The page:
The Politically Incorrect Show - 26/09/2001
[Music - Die Fledermaus]
Good afternoon, Kaya Oraaaa & welcome to the Politically Incorrect Show for Wednesday September 26, proudly sponsored by Neanderton Nicotine Ltd, the show that says bugger the politicians & bureaucrats & all the other bossyboot busybodies who try to run our lives with our money; that stands tall for free enterprise, achievement, profit & excellence against the state-worshippers in our midst; that stands above all for the most sacred thing in the universe, the liberty of the human individual.
[Music up, music down!]
"For three minutes on Red Square I felt free. I'll gladly take your three years for that." (Dissident to judge after being sentenced for protesting against the Soviet invasion of Czechoslovakia, 1968, quoted in Ayn Rand's The New Left: the Anti-Industrial Revolution.)
"For those who fight for it, freedom has a flavour the protected cannot taste." (Atlanta Staff Sergeant John Carlson, explaining to his son why he's heading for Afghanistan, The Times, 25/09/01)
Freedom has a flavour, to be sure. The protester in Red Square tasted it, John Carlson has tasted it. Perhaps it's true that the rest of us who take freedom for granted & passively acquiesce to its being violated DO not taste its flavour, but is it true that we CAN not? I believe most of us DO taste at least intimations of it in our youth, as we grasp that one day soon this whole big scary exciting world will be ours to engage as we choose. We eagerly embrace the prospect, & would bridle at any proposition that the day should be indefinitely postponed & that our parents should remain in control of our lives & our choices. THAT'S when we taste the flavour of freedom. It is the taste of adrenalin as we savour the promise of liberation, anticipate the thrills & spills of autonomy, applaud the special effects of self-ownership.
Sadly, that's as good as it gets for many, even in the West for whose (relative) freedom Mr Carlson is now preparing to fight. Over the last few decades, countless millions of citizens of the "Free World" have proved ready, in adulthood, to let their governments take over from their parents. These governments in turn have been taken over more & more by those with a pathological urge to be "super-parents" - non-individuated failures seeking control over others as psychological compensation - who have seduced their intended wards with the promise of bigger & sweeter candies. These are the "Attila"s of Ayn Rand's essay, "For the New Intellectual". They have had powerful allies in the "Witch Doctors," latterly the philosophy professors who have taught their young acolytes that the only certainty is uncertainty & the only ethical absolute is: sacrifice yourself - to anything or anyone who demands it, just so long as you sacrifice your SELF. Which means: DON'T THINK FOR YOURSELF, since it is by thinking that you discover & value yourself. Which means: abandon any concern with ideas, since ideas involve thinking.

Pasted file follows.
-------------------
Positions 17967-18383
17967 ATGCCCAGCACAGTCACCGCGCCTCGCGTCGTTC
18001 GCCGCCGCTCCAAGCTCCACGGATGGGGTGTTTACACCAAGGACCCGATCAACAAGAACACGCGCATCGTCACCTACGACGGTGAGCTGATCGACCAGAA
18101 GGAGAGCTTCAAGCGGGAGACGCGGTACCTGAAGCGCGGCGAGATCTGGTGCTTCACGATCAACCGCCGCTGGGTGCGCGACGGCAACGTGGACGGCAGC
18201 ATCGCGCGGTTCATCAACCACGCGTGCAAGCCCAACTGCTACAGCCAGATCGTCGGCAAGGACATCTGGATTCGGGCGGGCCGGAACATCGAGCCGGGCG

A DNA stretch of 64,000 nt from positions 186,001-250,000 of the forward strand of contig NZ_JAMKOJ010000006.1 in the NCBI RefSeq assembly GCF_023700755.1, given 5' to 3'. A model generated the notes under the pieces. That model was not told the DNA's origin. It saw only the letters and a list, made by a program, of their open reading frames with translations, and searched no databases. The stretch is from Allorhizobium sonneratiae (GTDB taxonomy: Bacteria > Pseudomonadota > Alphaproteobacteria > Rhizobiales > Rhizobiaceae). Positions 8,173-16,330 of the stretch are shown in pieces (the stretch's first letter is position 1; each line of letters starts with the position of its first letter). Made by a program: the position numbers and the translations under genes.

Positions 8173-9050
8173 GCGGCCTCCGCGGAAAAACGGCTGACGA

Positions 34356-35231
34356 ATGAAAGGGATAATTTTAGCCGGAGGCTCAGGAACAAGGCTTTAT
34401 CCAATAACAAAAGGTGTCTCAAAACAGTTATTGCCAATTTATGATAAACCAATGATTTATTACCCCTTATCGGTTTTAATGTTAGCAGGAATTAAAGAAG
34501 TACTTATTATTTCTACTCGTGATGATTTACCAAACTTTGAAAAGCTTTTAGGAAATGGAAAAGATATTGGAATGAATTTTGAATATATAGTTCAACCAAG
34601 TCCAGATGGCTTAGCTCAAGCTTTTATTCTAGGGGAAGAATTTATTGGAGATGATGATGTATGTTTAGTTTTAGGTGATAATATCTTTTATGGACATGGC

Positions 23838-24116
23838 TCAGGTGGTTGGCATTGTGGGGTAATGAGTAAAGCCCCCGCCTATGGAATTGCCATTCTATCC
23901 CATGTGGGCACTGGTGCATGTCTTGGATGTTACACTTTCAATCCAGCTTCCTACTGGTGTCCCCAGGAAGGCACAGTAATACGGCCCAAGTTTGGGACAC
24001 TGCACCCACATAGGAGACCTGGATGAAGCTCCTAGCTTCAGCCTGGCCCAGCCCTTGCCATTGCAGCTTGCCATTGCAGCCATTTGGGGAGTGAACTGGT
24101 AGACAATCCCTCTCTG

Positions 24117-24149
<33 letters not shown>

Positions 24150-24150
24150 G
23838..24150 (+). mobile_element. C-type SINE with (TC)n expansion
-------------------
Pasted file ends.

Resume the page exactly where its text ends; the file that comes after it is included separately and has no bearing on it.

And THAT is why so many never get beyond first base, never experience anything more than INTIMATIONS of the taste of freedom - they never learn that the nourishment which affords that taste is: REASON.
"There is a fundamental conviction which some people never acquire, some hold only in their youth, & a few hold to the end of their days - a conviction that IDEAS MATTER. In one's youth that conviction is experienced as a self-evident absolute, & one is unable fully to believe that there are people who do not share it. That ideas matter means that knowledge matters, that truth matters, that one's mind matters. And the radiance of that certainty, in the process of growing up, is the best aspect of youth."
"Don't let it go," Rand exhorted her fellow-Americans, those who had tasted freedom & savoured the flavour. In this context we could usefully paraphrase her exhortation thus:
Don't ever grow up.
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